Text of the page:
Female Solo Travel in China – My Experience

Author Carina Klein
· 7 min read · 0 comments

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This year, I went to China solo – and I can only recommend it!

In case you’ve been following us for a while, you might know the drill by now. I always write blogposts in the “we” form because this is my and Philipps shared travel blog. The truth is that we sometimes travel together and sometimes we don’t.

This year, I went to China solo. And I had the best time ever!

Solo Travel China FAQ

What Is it Like to Travel Around China as a Woman?

Was I worried before going to China solo? Yes. You don’t meet a lot of women you have travelled to China solo – I have met 0. You also don’t find many reports online – and if you do they are rarely recent. I was super anxious because I didn’t know what to expect.

In hindsight, there was absolutely no need to be worried. Every single person I met in China was super friendly and kind and I had the best time ever!

Travelling China solo was surprisingly easy. In fact, it wasn’t harder than travelling around Japan solo (which I did on the same trip).

My Best Experience Solo Travelling in China

By accident, I was in Yangshuo during the time of the Zhuang Folk Song Festival. As soon as I arrived, the lovely ladies pulled me into the first dance.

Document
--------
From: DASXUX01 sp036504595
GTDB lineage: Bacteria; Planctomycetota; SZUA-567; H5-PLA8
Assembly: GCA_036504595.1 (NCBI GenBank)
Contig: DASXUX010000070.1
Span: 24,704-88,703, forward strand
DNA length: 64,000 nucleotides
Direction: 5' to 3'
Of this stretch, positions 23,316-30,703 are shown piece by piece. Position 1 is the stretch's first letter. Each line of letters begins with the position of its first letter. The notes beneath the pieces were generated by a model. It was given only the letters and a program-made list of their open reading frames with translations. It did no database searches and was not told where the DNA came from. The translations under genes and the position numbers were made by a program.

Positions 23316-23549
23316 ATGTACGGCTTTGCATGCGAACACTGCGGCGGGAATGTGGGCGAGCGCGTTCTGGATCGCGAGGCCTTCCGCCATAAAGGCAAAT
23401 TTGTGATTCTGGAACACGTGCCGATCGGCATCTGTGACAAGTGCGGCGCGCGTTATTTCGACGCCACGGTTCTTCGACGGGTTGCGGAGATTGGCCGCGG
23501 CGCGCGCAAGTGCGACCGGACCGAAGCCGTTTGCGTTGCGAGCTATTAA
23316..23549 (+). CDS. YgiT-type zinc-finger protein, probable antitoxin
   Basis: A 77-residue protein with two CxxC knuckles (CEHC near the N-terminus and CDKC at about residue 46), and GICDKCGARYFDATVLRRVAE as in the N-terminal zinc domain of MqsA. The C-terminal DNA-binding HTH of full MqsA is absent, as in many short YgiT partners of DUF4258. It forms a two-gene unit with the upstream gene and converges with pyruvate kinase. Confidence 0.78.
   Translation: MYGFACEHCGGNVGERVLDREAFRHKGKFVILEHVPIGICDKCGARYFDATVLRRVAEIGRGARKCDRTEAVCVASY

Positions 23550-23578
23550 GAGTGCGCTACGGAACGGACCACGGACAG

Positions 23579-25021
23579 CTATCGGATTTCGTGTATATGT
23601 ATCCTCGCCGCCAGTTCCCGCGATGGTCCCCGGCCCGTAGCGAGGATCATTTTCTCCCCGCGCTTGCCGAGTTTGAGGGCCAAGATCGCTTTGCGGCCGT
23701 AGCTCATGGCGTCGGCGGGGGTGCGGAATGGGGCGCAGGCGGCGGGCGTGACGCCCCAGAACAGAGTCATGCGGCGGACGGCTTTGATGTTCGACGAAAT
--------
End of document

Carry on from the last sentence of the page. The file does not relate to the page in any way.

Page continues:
Looking around, I soon realised that I was the only foreign tourist. As soon as the dance had ended, everybody asked questions and answered my questions and I had many lovely conversations. Yes, in contrast to the common misconception, many of them spoke perfect English.

We danced many more dances and they even wrote a poem for me. This was one of my best travel experiences ever.

Picture of Yangshuo Zhuang Folk Song Festival
Yangshuo Zhuang Folk Song Festival

My Worst Experience Solo Travelling in China

The only people who seriously annoyed me in China were the taxi drivers. I knew about the taxi scams so I tried to use Didi (the Chinese Uber).

When I arrived in Xi’an, I went to the pickup point. I was immediately swarmed by taxi drivers. I thought maybe they were trying to help me because everybody else had been super nice so far. Instead, one of them pushed the cancel button on my phone. I was so overwhelmed by the situation that I turned around and figured out the public transport system – which was not complicated at all. Maybe I should thank the taxi drivers.

Unfortunately, this was not my only bad experience with Chinese taxi drivers. In Hua Shan, the taxi drivers told me that there are no buses. Fortunately, a local took pity on me and showed me the bus station where in fact there were free shuttle buses.

Where Did I Visit?

In 14 days, I visited

  • Guilin
  • Xi’an
  • Beijing
  • Shanghai

Where Did I Stay?

I always stayed in hostel dorms. The dorms and in fact, the whole hostels were always clean and well-equipped. I could always stay in female-only dorms.

The only downside was a lack of other travellers hence there was not much of a hostel vibe. It was hard to find people to hang out with and do activities with.

Picture of All female hostel dorm in China
All female hostel dorm in China

Where Did I Meet Locals when Traveling Solo in China?

I might not have met a lot of foreign travellers but I have sure met a lot of locals – potentially more than in every other country I have visited so far. Here are just a few examples: